China has launched a new aircraft carrier, boosting its military presence amid rising tensions in the region.
It is the country’s second aircraft carrier, after the Liaoning, and the first to be made domestically.
State media said the unnamed ship was “transferred from dry dock into the water” in the north-eastern port of Dalian. Previous reports said it would be operational by 2020.
It comes amid heated rhetoric between the US and North Korea in recent days.
China has had only one operational aircraft carrier, the Liaoning, which it bought from Ukraine and refitted.
The US has deployed warships and a submarine to the Korean peninsula, prompting an angry reaction from North Korea. China has urged calm.
There is also the ongoing issue of competing territorial claims in the South China Sea.
The new carrier will deploy Shenyang J-15 fighter jets, but is considered by many military observers to be technologically inferior to the 10 carriers used by the United States navy.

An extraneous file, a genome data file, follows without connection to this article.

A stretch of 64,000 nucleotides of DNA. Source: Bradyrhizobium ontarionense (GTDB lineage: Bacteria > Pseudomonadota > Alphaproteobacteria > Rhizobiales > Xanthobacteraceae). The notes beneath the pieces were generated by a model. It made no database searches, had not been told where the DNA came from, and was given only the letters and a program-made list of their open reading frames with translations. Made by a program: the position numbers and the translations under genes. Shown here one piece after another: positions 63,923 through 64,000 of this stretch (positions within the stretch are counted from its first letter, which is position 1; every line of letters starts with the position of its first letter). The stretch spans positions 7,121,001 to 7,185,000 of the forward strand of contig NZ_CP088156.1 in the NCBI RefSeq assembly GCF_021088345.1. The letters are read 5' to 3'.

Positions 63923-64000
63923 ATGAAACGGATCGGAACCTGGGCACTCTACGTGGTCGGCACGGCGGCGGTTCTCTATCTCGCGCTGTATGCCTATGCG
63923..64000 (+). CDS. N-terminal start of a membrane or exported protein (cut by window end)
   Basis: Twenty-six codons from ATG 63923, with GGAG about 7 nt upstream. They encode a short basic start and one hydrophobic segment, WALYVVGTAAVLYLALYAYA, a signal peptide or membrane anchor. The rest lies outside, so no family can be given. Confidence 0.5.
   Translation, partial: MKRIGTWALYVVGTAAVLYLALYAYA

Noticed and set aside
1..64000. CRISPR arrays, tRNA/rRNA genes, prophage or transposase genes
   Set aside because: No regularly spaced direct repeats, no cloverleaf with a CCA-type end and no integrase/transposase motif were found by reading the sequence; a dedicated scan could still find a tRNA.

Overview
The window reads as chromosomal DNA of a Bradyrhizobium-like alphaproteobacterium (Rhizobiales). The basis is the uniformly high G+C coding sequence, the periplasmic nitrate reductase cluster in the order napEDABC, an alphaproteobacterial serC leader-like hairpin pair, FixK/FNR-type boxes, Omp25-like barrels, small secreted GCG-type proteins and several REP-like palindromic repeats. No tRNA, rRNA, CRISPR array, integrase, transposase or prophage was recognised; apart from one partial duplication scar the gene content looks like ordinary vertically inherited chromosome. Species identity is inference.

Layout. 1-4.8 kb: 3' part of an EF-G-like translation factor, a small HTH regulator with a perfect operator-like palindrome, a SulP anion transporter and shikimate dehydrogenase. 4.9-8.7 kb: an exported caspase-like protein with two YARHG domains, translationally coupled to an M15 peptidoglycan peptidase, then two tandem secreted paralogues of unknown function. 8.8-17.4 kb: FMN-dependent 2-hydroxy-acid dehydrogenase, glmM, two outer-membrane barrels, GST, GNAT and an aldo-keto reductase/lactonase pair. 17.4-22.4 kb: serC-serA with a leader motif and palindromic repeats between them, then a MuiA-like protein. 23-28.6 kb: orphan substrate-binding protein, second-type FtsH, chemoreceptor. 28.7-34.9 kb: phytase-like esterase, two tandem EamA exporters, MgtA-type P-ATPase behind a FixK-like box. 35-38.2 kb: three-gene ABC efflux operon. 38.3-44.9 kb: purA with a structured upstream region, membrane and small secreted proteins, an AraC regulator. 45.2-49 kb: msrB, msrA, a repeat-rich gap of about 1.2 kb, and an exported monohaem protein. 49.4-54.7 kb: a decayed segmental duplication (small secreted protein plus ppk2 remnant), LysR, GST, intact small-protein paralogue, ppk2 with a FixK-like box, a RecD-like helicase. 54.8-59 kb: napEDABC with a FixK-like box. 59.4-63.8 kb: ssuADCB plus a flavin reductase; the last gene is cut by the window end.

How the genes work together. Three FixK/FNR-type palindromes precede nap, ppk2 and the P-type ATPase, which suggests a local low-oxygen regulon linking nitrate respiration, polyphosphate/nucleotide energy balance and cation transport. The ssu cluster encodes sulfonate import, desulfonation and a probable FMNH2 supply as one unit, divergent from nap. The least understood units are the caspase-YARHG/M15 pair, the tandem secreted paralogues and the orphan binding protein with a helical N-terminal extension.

The new carrier is touted as a significant upgrade from the Liaoning, which was built more than 25 years ago and is a refurbished ship from the days of the Soviet Union.
It has been seen by some analysts as a kind of training vessel in preparation for the new carrier, our correspondent says.
But China has been modernising its armed forces recently as its economy expands.
In March, it announced it would increase its military budget by about 7% this year – the second year in a row that increases have been less than 10%, after nearly 20 years of larger increases.
China’s defence budget remains smaller than that of the US, however.
While China’s military spending will be about 1.3% of the country’s projected GDP in 2017, the US spends roughly 3% of its economic output on the military – and the US economy is larger, so the dollar value difference is enormous.
US President Donald Trump has also proposed a 10% increase in the military budget.
Chinese state news agency Xinhua said work had started on China’s latest aircraft carrier in 2013.
The launch was attended by the vice-president of China’s central military commission, Fan Changlong.
Officials smashed a bottle of champagne on the ship’s hull as “magnificent patriotic songs” played on loudspeakers and nearby ships sounded their horns in celebration, reported Xinhua.
The defence ministry said previously that it would carry China’s J-15 aircraft along with other planes, and that it would use conventional rather than nuclear propulsion.